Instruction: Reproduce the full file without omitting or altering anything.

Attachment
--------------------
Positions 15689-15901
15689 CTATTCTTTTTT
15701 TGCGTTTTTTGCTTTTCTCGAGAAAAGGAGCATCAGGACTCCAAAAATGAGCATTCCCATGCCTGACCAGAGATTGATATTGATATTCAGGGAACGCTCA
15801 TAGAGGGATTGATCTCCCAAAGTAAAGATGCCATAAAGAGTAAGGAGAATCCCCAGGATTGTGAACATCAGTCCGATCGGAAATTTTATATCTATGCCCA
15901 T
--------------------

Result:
Positions 15689-15901
15689 CTATTCTTTTTT
15701 TGCGTTTTTTGCTTTTCTCGAGAAAAGGAGCATCAGGACTCCAAAAATGAGCATTCCCATGCCTGACCAGAGATTGATATTGATATTCAGGGAACGCTCA
15801 TAGAGGGATTGATCTCCCAAAGTAAAGATGCCATAAAGAGTAAGGAGAATCCCCAGGATTGTGAACATCAGTCCGATCGGAAATTTTATATCTATGCCCA
15901 T